When I first moved to the Eastern Townships, I was thrilled to learn that there was a CBC Radio network dedicated to serving the English community outside Montreal. It wasn’t long after this that I learned that CBC referred to all these non-Montreal places as “the regions.”
I imagined this scenario:
“You mustn’t go, Jean-Louis, you mustn’t!”
“I’m sorry, Marie-Framboise, but the regions call to me. Their barren, vaguely described spaces, the noble savagery of their slow-moving farm machinery, the haunting homogeneity of the natives’ overall whiteness.”
“Mais Jean-Louis, you must surely know that, in the regions, you may never again find… a decent bagel.”
“It’s the risk I must take, ma petite crevette, for go I must, to broadcast live from Townshippers’ Day.”
“The regions” sounds like a place where people and careers go to die. It’s a phrase said in a somber, defeated tone, like “The Troubles” or “The Canadiens.”
It’s a flat, grey term that does a disservice to the diversity of Quebec’s non-urban communities. It patronizingly transforms Quebec into Montreal and Everywhere Else, the City and Unimportant Places, the Centre of the Universe and That Place With All The Parking.
(I solicited comments online about this term, and a number of people suggested that Quebec City and Gatineau aren’t considered part of the regions. But I bet if you asked someone from Montreal, then, yeah, come on, they’re in the regions… As for Sherbrooke, totally region.)
I thought this was just a CBC thing, but I suspect it probably goes back to the division of Quebec into 20 administrative regions, which is not something you’re going to see on a tourism brochure anytime soon: “Come for the Administrative Region, Stay for the Contract Bid Submissions!”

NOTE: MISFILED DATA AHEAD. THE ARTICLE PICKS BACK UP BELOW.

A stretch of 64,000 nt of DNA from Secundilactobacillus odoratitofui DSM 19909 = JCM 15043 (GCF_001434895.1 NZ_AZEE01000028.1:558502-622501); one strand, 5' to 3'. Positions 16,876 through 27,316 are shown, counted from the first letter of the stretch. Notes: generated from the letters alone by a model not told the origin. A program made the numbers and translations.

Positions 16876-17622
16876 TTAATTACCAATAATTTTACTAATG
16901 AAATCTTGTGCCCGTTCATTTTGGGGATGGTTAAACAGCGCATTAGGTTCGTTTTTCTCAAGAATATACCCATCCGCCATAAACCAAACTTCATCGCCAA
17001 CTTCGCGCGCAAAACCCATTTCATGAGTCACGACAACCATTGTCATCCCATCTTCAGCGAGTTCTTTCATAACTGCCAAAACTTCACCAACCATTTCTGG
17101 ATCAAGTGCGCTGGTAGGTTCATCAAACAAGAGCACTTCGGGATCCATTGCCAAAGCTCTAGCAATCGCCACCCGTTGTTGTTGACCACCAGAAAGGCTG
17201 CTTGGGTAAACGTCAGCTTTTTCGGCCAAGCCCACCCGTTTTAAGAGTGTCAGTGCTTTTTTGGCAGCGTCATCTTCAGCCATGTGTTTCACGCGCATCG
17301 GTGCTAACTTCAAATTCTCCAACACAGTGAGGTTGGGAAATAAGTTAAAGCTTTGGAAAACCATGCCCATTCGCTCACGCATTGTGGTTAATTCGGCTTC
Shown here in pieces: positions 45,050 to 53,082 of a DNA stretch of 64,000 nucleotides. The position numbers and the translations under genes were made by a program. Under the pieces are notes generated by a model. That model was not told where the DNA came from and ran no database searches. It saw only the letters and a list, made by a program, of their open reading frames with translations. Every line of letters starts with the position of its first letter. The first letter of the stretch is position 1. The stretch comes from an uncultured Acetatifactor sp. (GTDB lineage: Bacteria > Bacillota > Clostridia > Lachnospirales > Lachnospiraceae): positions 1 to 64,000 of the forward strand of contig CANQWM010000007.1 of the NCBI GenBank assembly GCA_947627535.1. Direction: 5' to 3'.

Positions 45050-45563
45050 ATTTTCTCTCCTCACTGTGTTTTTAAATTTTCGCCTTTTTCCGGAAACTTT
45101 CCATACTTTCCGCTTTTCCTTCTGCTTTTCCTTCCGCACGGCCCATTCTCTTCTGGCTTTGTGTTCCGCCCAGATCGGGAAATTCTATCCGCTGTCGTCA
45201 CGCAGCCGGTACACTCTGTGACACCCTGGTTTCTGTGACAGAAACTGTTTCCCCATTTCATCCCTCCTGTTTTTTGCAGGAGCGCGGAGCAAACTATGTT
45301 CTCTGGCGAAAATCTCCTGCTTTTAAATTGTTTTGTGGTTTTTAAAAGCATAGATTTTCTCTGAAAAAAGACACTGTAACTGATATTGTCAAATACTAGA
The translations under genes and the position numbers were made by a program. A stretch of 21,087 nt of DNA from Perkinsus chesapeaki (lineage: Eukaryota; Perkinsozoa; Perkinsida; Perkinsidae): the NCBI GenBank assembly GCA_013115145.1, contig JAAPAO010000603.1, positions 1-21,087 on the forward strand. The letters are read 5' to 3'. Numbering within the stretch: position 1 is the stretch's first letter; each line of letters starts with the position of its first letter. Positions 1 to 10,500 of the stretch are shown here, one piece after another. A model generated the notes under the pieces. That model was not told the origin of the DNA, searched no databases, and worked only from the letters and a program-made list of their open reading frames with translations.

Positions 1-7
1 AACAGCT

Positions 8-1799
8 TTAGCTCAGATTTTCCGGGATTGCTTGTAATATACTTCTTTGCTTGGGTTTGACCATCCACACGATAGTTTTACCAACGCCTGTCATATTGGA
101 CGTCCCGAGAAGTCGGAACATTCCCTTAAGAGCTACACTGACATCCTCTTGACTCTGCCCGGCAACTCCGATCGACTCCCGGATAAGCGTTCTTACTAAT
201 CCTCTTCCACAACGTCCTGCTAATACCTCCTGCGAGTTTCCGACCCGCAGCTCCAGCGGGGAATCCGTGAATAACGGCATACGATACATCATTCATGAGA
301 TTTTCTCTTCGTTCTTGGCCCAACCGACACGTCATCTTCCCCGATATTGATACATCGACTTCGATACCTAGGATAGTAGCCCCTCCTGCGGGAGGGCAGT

I’ve also seen the term a couple of times during the current provincial election campaign. The front page of Monday’s Montreal Gazette, for instance, reported that the CAQ’s “Legault heads to regions.” This is a somewhat dismissive term to describe his campaign trip to Val d’Or and on to Chibougamau. The correct term to describe these places is, of course, “really friggin’ far.”
Earlier this month, PQ leader Jean-François Lisée floated a proposition that English cegep students should spend their final semester at a French cegep, “preferably in the regions” (en région). First of all, Lisée seems unaware that English cegeps like Champlain College already exist in “the regions” (typical regionalist!). How are those English students already in the regions supposed to go off and study French in the regions? Somewhere even regioner? Is there an area of Quebec that’s the regionest of them all? (Yes: Piopolis.)
As I was carping about this online, one of my CBC acquaintances chimed in, saying “regions” was at least better than “off-island.” She then challenged me to come up with an alternative term.
So what are we to call these so-called regions? They have many of the same services, options and cultural offerings as the city, only perhaps in less quantity. Thus you have “the metropolis,” and then you have “the metropoless.”
(A variation also works in French: There is “le métropole”; and then there is the place without a subway, “le métro-pas.”)
- Pays de Potluck
- Frontières Sans Médicins
- Chainsaw Country
- The Outlands (which would make its residents Outlandish)
- Les Zones Vertes
- Les Zones Fosse Septique
- Chez Ross
At very least we should not be lumping all of rural and semi-rural Quebec under a single catch-all term. We should have the Eastern Regions and the Western Regions, the Upper Regions and, naturally, the Nether Regions. (Thank you, Andrew Greenfield, for this suggestion.)
I challenge you, readers, to come up with a solution. And fast, for now that we have let this cat out of the bag (laisser le chat échappé le sac), I fear the government will step in with an official toponymie, and we will become known as les territoires sous-urbaines multifonctionnelles de la paysage, or TSUMPs – which is what you get when the city folks come out here to the regions and cut down all the RTEEs.
Note to my non-Quebec readers: I considered hyperlinking much of this content so you could understand the terms and context, but you kind of have to be here.